It was just an average Thursday and eight-year-old Ryno van der Westhuizen was happily playing at home. However, what happened next can only be described as a freak accident.
A door handle pierced Ryno’s lower eye socket when he had a fall whilst playing. The impact of his fall caused the handle to break off and Ryno was left with a five-centimetre piece of metal lodged right below his left eye.
He was rushed to a nearby hospital for urgent treatment. “The fact that he survived unscathed and that the piece of metal caused no damage to his eye or brain is a miracle and it is only because of God’s amazing power that he survived,” says Ryno’s mother, Jonet van der Westhuizen. “A CT [computerized tomography] scan called for by the doctors showed that the piece of metal had missed his brain by millimetres and had miraculously not caused any damage to nerves of his eye either.”
Even though Ryno was safe for the time being, the real challenge facing the doctors was to safely remove this dangerous metal object. The longer it remained wedged into his lower eye socket, the higher Ryno’s risk of infection and further harm would have been.
“It stood to reason that urgent action was required and he was therefore transported via ambulance to Netcare Clinton Hospital for highly specialised surgery. When he was admitted to the paediatric ICU, Dr Wiebo van der Meulen, a consultant neurosurgeon at Netcare Clinton Hospital, was already waiting for him,” explains Van der Westhuizen.
Dr Van der Meulen was shocked and amazed by Ryno’s injury. “I literally could not believe it; in cases like Ryno’s, where there is a deep penetration in the eye cavity, it is extremely unusual for no permanent damage to occur,” said Dr Van der Meulen. “You would expect catastrophic damage to the eye or the brain, but miraculously, scans showed no permanent damage to either. He is a very lucky young boy.”
After a comprehensive assessment, Dr Van der Meulen and the other doctors involved in his treatment concurred that the object had to be removed. Ryno was transported by ambulance to Netcare Union Hospital, across the road, where the procedure was to be undertaken in the catheterisation laboratory.
“The diagnostic imaging equipment in the catheterisation laboratory is operated by a highly specialised team and is generally used to visualise the arteries and the chambers of the heart, in order to make a diagnosis and treat intricate cardiovascular conditions with minimally invasive procedures,” explains Dr Van der Meulen.
“If we had to take out the piece of metal from his eye without the aid of this type of equipment, there would have been a high risk of profuse bleeding, which could have caused irreparable damage. The cutting edge equipment allowed us to perform an angiogram, not dissimilar to an X-ray, but instead focused on the blood and lymph vessels using a coloured die to plot the safest route for the removal of the object.
The door handle that was lodged in Rynos’ eye. It was about five centimetres long.
The CT scans showing the location of the door handle in Ryno’s eye socket.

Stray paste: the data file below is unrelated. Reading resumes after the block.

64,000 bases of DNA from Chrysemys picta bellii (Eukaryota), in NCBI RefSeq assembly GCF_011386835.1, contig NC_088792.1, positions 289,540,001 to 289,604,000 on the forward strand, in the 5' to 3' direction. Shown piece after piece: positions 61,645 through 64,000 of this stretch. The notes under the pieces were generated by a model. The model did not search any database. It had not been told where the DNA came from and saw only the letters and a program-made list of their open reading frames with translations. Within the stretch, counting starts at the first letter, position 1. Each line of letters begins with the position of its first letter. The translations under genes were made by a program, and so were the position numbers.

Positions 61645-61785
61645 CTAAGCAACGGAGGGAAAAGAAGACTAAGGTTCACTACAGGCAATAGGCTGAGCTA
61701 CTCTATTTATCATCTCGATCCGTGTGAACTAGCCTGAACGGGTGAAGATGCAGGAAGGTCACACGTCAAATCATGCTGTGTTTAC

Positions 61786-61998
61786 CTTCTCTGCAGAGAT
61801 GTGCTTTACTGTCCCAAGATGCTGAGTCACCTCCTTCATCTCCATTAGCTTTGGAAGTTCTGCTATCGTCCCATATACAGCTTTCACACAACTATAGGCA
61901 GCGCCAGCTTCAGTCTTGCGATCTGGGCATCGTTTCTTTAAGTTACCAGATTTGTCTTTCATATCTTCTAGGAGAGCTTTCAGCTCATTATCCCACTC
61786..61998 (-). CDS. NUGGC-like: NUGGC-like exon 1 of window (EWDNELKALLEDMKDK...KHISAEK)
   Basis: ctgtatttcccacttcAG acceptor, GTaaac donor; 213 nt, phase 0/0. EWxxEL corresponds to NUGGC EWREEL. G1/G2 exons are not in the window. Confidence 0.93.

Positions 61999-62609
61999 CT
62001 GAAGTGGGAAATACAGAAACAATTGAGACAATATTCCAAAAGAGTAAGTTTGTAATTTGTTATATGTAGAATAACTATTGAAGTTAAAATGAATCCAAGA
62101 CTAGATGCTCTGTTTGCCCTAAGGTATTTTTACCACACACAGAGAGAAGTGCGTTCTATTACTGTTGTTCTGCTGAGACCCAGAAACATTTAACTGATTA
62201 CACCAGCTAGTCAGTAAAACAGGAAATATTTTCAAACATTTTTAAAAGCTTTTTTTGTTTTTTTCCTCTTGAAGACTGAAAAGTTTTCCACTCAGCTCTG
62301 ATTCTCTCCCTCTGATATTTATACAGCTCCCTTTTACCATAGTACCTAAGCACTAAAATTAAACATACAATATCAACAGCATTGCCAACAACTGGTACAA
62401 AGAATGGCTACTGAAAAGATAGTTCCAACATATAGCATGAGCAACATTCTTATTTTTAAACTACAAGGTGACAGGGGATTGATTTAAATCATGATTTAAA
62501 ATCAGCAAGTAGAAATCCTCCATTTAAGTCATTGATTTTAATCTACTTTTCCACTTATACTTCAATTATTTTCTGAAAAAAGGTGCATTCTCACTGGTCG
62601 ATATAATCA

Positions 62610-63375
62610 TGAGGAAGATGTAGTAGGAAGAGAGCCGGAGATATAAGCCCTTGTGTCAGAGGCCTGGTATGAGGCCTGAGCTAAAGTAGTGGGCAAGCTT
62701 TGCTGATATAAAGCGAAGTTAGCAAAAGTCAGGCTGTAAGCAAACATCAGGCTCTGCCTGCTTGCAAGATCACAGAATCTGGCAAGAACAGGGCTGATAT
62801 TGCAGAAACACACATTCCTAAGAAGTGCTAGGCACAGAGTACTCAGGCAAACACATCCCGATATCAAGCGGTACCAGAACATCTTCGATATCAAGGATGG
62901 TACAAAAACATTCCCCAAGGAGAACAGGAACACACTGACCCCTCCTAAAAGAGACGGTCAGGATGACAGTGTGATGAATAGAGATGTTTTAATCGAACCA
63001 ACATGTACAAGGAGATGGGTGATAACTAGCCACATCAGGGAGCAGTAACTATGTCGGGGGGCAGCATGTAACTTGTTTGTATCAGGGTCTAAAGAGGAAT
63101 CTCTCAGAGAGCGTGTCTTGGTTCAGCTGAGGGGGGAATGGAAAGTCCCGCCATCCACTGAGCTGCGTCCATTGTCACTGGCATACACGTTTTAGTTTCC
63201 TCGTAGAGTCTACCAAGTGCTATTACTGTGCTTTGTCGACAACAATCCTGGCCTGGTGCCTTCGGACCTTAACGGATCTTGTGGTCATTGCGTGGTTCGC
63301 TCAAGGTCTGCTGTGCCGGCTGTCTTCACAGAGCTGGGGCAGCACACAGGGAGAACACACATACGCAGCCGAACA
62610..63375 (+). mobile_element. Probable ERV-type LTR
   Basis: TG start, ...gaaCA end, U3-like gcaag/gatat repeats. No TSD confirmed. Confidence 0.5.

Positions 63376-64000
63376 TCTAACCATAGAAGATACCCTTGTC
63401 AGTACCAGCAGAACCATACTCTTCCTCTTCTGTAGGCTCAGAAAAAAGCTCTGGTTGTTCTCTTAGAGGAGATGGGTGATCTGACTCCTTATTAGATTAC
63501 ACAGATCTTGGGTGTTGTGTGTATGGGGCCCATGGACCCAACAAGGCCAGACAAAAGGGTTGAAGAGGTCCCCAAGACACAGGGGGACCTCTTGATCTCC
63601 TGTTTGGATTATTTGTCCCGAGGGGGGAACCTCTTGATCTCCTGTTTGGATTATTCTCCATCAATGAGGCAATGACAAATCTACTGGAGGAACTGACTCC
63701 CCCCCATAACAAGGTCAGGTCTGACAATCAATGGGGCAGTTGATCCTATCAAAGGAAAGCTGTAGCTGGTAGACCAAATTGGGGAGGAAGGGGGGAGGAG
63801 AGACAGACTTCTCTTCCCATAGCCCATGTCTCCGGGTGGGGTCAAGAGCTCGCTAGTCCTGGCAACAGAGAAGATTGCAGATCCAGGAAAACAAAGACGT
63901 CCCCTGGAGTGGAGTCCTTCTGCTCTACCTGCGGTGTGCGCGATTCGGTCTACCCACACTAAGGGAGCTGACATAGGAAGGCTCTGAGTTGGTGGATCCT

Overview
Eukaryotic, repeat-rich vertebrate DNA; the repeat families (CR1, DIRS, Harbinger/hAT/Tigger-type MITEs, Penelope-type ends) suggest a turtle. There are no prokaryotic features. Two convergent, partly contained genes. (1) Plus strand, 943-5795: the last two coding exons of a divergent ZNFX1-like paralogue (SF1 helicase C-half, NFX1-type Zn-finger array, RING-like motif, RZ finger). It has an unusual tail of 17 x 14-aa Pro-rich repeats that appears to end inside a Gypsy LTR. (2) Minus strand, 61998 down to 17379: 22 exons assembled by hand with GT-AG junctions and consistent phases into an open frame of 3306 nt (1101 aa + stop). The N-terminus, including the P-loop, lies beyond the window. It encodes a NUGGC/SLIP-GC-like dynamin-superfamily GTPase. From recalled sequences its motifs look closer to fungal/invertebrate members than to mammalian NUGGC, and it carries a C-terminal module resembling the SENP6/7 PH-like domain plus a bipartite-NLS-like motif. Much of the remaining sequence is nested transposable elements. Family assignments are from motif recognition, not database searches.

As we were able to see the relation of the object to the blood vessels in the eye cavity, it assisted us greatly in removing it safely without causing further damage,” explained Dr Van der Meulen.
“We rarely use the catheterisation laboratory for maxillofacial surgery, ophthalmology or neurosurgery,” he added. “Ryno’s case, however, was so unusual and so much was at risk that we had to find an unusual and the safest possible approach. The catheterisation laboratory provided the ideal solution,” he said.
Ryno underwent the surgical procedure on 8 October. “I think it’s every mother’s worst nightmare to let her child disappear through the swing doors of a hospital theatre, but I fully trusted the incredible team of doctors at Netcare Union and Netcare Clinton hospitals,” said Jonet.
The surgery took just over an hour and involved a total of four specialists including an anaesthetist, a radiologist specialising in neuro intervention, an eye specialist and of course, Dr Van der Meulen. Thankfully, everything went as planned and the object was removed from Ryno’s eye without resulting in any internal bleeding. Furthermore, there was no damage whatsoever to the nerves of Ryno’s eye or to his brain.
“He has since made a full recovery and is able to see clearly out of both eyes,” said Dr Van der Meulen. “It really is astonishing, almost inexplicable, and we couldn’t have asked for a better outcome and a happier ending given the nature of his unusual injury.”
Ryno’s parents were overjoyed by his recovery. “Thank you to Dr Van der Meulen and his phenomenal team, Dr Hennessey, Dr Dos Ramos, Dr Ismail, Prof Mngomezulu and Shaun Steyn. We are so thankful to God for bringing these incredible doctors together at the right time. God has used them as instruments to save my boy. May God bless their hands,” conveyed the thankful mother.
“Ryno is back to school and has not had any problems with his eyes since his intricate procedure. The medical team gave him a second chance at life and that is the best gift any boy could possibly ask for,” Jonet concluded.
Issued by: Martina Nicholson Associates (MNA) on behalf of Netcare Clinton and Netcare Union hospitals
Contact: Martina Nicholson, Graeme Swinney, Meggan Saville or Pieter Rossouw
Telephone: (011) 469 3016
Email: [email protected], [email protected], [email protected] or [email protected]